TV ads are for businesses that have customers already, not those that are just starting out. Even if you have something important to say or a very compelling offer, you are better off going on the internet or even with a billboard.
The rate at which people watch TV is dropping, even in Africa. Unless your target market is kids, I don’t think a TV ad is smart.
A friend of mine just got a smart TV. He was thinking of buying a cable to get plugged to TV stations. But I introduced him to the joys of online streaming. Now, he is not buying cable anymore. And in fact, he is starting to wonder why people buy cable.
TV ads are not effective to capture customers for the first time. It is better to use metrics that can be measured and tracked. The internet is way better for this.
When you have lots of customers, you can demonstrate brand dominance with TV ads.
10. Make One Necessity Irrelevant
This is another big secret of the African market. It is important to sell necessities. And there is a product right now that you have to beat in the market if you are already thinking in this direction. But instead of direct competition based on lower prices, there is something else you can do.
You could make one necessity irrelevant. This is what I mean. If there are two products that people spend a certain amount of money on, you could create one product that will fill the need of the two that will be less than the combined price of the two. Here is a vague example:
A mattress and a pillow. Most people buy both separately. But if you sell both at the price people would normally buy just the mattress, you have a compelling offer.
If your offer gives people the pleasure of two necessities, even if they are not used to the second one, they would buy that over the individual sale. But there is a bigger caveat to this.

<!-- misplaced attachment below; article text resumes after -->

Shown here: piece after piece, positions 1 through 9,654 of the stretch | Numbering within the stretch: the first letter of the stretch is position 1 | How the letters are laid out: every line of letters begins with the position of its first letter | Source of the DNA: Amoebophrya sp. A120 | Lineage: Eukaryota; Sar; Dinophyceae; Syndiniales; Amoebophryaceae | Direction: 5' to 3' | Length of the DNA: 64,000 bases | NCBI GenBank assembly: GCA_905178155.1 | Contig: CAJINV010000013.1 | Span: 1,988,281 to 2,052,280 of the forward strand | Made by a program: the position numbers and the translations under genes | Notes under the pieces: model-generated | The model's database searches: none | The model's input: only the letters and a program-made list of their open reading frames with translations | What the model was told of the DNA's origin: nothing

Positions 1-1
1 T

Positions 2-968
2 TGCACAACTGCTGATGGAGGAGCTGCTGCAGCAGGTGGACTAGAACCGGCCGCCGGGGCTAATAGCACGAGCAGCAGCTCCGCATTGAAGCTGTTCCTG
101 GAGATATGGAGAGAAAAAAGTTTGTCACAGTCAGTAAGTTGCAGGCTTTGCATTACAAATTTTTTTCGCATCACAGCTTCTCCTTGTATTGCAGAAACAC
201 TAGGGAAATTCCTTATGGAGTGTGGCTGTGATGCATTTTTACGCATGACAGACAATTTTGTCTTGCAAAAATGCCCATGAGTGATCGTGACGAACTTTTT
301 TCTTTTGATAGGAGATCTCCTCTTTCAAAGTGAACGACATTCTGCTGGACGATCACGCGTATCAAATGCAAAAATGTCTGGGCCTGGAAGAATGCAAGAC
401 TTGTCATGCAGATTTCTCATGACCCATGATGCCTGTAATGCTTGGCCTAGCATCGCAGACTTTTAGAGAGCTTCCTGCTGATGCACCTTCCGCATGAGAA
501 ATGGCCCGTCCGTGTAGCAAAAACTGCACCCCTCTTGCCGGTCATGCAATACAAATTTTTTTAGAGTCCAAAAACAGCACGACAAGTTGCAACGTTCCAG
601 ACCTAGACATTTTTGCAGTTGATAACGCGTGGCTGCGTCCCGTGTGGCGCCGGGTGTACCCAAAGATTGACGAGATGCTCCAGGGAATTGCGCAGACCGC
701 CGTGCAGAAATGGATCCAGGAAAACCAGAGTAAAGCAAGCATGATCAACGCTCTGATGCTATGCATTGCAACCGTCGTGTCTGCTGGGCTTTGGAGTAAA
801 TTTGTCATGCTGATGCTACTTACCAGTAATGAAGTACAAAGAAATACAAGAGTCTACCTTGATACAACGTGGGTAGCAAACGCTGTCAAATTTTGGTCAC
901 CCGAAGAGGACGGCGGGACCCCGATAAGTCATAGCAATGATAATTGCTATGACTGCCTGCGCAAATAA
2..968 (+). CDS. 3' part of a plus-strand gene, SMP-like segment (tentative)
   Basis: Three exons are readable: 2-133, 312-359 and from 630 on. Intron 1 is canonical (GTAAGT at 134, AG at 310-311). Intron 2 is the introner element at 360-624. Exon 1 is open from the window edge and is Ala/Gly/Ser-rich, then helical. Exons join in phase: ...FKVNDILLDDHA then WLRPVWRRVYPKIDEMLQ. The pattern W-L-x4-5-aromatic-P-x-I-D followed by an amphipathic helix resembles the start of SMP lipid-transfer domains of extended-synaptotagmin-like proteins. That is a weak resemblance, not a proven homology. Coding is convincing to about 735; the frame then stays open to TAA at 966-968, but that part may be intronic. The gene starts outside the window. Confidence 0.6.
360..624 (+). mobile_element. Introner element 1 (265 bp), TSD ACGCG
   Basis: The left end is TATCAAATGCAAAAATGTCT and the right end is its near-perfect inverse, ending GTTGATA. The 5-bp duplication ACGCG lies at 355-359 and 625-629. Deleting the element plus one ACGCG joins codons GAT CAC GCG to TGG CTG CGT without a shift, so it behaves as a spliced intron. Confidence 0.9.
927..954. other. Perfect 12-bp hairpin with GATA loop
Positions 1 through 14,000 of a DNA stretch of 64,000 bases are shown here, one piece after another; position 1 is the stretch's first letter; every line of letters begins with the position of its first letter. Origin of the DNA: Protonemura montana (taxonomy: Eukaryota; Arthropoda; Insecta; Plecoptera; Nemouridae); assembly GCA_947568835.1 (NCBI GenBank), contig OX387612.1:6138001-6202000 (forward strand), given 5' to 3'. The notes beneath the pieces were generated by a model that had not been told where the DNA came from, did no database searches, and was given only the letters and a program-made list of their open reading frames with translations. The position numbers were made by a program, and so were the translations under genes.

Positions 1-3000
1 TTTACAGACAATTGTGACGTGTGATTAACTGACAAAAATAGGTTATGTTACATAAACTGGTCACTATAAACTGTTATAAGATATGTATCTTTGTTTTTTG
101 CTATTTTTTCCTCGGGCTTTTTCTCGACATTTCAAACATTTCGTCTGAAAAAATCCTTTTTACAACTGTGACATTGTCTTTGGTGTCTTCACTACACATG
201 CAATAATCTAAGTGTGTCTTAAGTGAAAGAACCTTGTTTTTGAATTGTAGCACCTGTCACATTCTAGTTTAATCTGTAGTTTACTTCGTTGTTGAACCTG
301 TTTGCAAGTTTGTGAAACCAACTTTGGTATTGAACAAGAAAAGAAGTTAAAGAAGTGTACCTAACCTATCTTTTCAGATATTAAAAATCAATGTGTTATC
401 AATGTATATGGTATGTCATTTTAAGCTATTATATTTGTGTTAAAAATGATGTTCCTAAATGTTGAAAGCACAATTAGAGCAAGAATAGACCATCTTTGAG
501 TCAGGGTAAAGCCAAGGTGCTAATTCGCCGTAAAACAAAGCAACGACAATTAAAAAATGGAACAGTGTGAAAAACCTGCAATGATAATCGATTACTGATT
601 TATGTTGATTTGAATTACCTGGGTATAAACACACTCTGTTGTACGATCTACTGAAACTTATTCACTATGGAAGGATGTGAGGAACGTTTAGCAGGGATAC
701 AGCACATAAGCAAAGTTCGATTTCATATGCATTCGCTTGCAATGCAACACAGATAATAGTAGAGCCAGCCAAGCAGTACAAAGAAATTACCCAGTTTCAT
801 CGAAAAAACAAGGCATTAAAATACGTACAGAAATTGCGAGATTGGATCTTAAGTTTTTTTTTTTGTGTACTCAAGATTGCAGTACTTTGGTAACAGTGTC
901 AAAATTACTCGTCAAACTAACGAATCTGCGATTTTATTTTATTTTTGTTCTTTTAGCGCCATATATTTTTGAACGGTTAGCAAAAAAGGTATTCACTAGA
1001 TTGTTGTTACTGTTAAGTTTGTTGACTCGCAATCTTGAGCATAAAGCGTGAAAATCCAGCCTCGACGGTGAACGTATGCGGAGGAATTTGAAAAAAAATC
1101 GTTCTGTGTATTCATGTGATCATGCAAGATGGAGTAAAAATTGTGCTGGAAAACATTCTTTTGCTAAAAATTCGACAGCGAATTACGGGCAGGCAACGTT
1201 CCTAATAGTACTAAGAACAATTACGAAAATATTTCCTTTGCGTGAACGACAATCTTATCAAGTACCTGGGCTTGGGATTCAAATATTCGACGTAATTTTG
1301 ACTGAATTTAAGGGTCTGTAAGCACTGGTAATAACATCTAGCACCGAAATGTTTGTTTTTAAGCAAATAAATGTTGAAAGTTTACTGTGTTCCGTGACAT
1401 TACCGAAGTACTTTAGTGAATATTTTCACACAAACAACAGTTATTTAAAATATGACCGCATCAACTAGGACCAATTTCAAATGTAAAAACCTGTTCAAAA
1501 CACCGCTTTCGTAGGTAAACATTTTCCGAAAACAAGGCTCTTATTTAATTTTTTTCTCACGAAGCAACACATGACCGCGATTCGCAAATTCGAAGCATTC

Your offer just has to incorporate this “1 for 2” mentality in the marketing. The secret is in making people realize that for the price of 1, they can have 2 necessities met. Many would surely try it, but the majority wouldn’t. This has happened before.
A copywriter was once asked to write an ad for a wine. He then went on to write out the process of how the wine was made in elaborate terms using beautiful words. This resulted in a massive boost in sales for that particular wine brand. The interesting part was that all wines were made this way. But the brand that demonstrated it to the consumer owns the consumer.
Demonstrate to the consumer that they can fill two needs with your one offer.
11. Free Delivery
This is bad and good depending on how you use it. In Africa, people love free. I know someone who is not poor by any standard who has over 40 emails created just because she wants to keep enjoying free trials indefinitely. If you are going to do anything for free, be sure you can sustain it and you can afford it. If you cannot afford free delivery for the long term, don’t start it.
There was an African food startup that would pay for your food and the delivery when they launched. I personally know someone who ordered about 4 times from them. She said she had friends who ordered lunch every day from that startup. The moment the startup switched to payment, all of them stopped and deleted the app. I am not sure if the startup still exists today.
Free delivery is a compelling offer, but if you can’t afford it, don’t do it. A better way to do that is to factor in the delivery cost into the price and then claim the delivery is free. That is much better. In most cases, people don’t like to see a delivery cost come up after they have decided to buy.
Free delivery is good only if you can afford it and sustain it
12. Celebrity Endorsement
It works. This should not be mistaken for using famous Instagram personalities. That works too, but it doesn’t guarantee sales. The right celebrity endorsing your product can boost sales massively.
In this aspect, the industry, product, and celebrity matters. The celebrity has to be respected among the customers you are trying to reach. A market survey is very important here. If you discover that those making the decision to buy what you offer are mostly women in their 40s, the celebrity you choose must be one who has a large following of women in their 40s.
Every celebrity has their audience. Even among the same group of people, each celebrity hits different. The celebrity must be one that rhymes with the identity you want to be associated with. Otherwise, it will just be a nice ad and it won’t drive people to buy.
People on the African continent are swayed by celebrity endorsement when it is rightly used.
I hope these few points help you to craft a winning strategy into the African market.